Of course, the best part of the film is the exceptional cast, and the exceptional performances that they turn in. Led by Mickey Rourke and Bruce Willis, the all-star cast really captures the heart of Miller’s characters, bringing them to life, and imbuing them, good or evil, with personalities you can’t help but be fascinated by. The main male characters, without exception, are scarred and damaged, either within or without, frequently both. The female leads, also without exception, are physically perfect, but just as inwardly wounded.

The combination of these elements produced one of the best movies I’ve seen in a long time, and one of the best Comic Book adaptations ever. This easily makes the list of the Top Ten of the Last ten.

3.) HOUSE OF 1000 CORPSES—(2003): Those familiar with Rob Zombie’s unique brand of “death-metal” music weren’t terribly surprised that his debut effort as a feature-film director was a raunchy, gory, over-the-top homage to the “Grindhouse” classics of the 1970’s, such as LAST HOUSE ON THE LEFT, I SPIT ON YOUR GRAVE, and TEXAS CHAIN SAW MASSACRE. What did surprise them was that it was so damn good.

Zombie, who fought for several years to make this film and keep it true to his vision, finally succeeded when Lion’s Gate Films got behind the endeavor, giving him the artistic freedom that was lacking when Universal had the project. He took that freedom and ran with it, pushing the envelope until the seams started to split. He also exploded the popular conception of just what a Horror Film was supposed to be, blasting away the dying shreds of the Kevin Williamson School of “Beautiful People” horror. This was raw, gut-wrenching, in-your-face terror, done as well as Hooper or Craven could have thirty years earlier.

I don’t know if Zombie intends to keep making movies, but judging from his first two efforts (his sequel to this movie, THE DEVIL’S REJECTS, was released in 2005…) I hope so. He may not be the best director working in Horror today, but he’s managed to inject a healthy dose of gore into a genre that had become overly sanitized, Buffy-ized… by the likes of Neve Campbell and Jennifer Love Hewitt. And for that, he deserves a huge thank you for Horror-Fans everywhere.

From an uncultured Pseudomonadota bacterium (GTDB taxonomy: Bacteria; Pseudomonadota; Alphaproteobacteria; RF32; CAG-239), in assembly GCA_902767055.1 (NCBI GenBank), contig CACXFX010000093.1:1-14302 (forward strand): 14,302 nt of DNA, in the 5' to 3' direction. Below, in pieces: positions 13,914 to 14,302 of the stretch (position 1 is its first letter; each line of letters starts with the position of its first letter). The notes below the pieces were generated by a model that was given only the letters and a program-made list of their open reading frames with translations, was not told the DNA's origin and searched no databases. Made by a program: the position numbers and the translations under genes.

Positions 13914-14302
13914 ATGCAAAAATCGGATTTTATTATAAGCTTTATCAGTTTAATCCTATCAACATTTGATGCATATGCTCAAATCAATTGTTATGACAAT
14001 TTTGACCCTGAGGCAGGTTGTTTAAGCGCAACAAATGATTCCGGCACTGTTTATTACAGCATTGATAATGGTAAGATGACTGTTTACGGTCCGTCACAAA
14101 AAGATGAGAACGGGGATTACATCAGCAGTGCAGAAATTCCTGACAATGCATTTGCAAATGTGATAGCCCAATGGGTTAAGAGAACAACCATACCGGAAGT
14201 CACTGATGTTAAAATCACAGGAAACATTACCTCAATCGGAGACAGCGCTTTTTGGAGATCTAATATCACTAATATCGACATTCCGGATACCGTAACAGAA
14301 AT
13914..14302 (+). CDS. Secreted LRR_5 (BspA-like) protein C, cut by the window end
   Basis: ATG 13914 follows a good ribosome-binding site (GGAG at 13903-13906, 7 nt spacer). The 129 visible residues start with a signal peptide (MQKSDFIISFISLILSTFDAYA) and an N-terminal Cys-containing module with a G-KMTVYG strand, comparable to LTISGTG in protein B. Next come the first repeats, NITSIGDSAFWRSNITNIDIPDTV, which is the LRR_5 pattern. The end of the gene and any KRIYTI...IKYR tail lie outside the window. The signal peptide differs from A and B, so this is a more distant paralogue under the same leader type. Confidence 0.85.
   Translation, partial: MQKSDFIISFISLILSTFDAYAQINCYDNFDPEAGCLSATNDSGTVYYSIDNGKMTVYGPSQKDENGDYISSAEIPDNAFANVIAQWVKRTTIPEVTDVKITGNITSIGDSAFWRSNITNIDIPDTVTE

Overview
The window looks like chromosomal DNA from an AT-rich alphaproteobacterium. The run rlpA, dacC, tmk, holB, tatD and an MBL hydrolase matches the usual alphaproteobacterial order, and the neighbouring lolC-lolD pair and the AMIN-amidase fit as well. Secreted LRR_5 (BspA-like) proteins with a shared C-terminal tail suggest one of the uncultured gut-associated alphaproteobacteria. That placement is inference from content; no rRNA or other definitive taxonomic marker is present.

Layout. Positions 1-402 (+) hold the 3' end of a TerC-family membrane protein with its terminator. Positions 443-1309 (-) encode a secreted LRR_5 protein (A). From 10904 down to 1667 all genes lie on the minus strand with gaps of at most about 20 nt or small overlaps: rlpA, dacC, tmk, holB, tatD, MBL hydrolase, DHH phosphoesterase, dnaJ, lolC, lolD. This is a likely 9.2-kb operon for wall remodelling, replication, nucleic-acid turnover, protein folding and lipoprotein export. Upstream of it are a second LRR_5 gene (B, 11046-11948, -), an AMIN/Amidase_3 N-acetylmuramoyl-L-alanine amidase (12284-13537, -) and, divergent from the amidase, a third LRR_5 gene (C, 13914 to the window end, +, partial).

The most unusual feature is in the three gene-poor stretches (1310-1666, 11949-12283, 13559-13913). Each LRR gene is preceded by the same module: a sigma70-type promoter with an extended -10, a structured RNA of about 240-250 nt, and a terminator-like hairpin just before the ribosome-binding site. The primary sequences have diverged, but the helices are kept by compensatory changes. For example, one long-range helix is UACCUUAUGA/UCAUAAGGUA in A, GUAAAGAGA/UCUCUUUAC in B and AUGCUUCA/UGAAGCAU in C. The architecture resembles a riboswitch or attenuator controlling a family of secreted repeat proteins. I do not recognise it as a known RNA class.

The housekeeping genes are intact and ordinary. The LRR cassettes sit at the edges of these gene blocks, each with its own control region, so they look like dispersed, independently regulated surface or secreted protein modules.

2.) THE SIXTH SENSE—(1999): The best Horror Film of a superb year for Horror Films, this was THE movie on everyone’s lips in 1999. Everyone who had seen it was busy telling their friends who hadn’t that they’d “…never guess the ending”, and, for the most part, they were right.

This was the breakthrough film for M. Night Shyamalan, who received Oscar nominations for both the Screenplay and Direction. And though it may be hard to believe now, this movie was a definite sleeper, with only %9.1 of its total Gross coming in its opening weekend. Normally, a film will make up to %35-40 in that three-day period. A great story made this film a hit, but word-of-mouth kept people streaming into theaters to see it, and made it a blockbuster.

There are so many reasons to love this movie… it proved that Bruce Willis actually could act; it showed that intelligence and horror weren’t mutually exclusive; it had an ending that was genuinely surprising, not just momentarily shocking; and it made a star out of Haley Joel Os—on second thought, strike that last. It’s still the best Horror Film of the 1990’s, and easily makes it to number two on this list.

1.) SHAUN OF THE DEAD—(2004): Horror and comedy just seem to blend perfectly together, like Peanut Butter and Chocolate, Scotch and Soda, Ben Affleck and Crappy Movies. Perhaps it’s a subconscious reaction to fright, an impulse that makes us want to laugh in the face of our fears. Maybe it’s just that we love both genres, and a combination of the two doubly so. Whatever it is, some of my favorite Horror Films are also Comedies, and Edgar Wright’s SHAUN OF THE DEAD is at the top of the list.

As I mentioned earlier, British directors do seem to have a talent for blending unrelated genres into a pleasing whole, and SHAUN OF THE DEAD is perhaps the best example of this. I’ve described this movie in an earlier CreatureScape article as a romantic comedy about a “…young man, his girlfriend, and his best mate—that happens to include zombies.” I can’t think of a better way to put it. This is only tangentially a Horror Film; the true thrust of the film is how Shaun, a notorious slacker who’s finally managed to piss off his long-suffering girlfriend to the point where she dumps him, is going to convince her that he really can make a commitment, without going to the extreme of losing his best friend Ed. Oh, did I mention that he’d have to accomplish all this while dealing with hordes of re-animated, flesh-eating corpses?

This is a film that you simply can’t take in in one viewing, so richly is it layered with references, recalls, and in-jokes. But there’s so much more to it than simply being a spoof of the Romero Dead trilogy. It’s simply the best of the past ten years.

But don’t take my word for it… watch it for yourself. See if you don’t think it’s a slice of “fried gold.”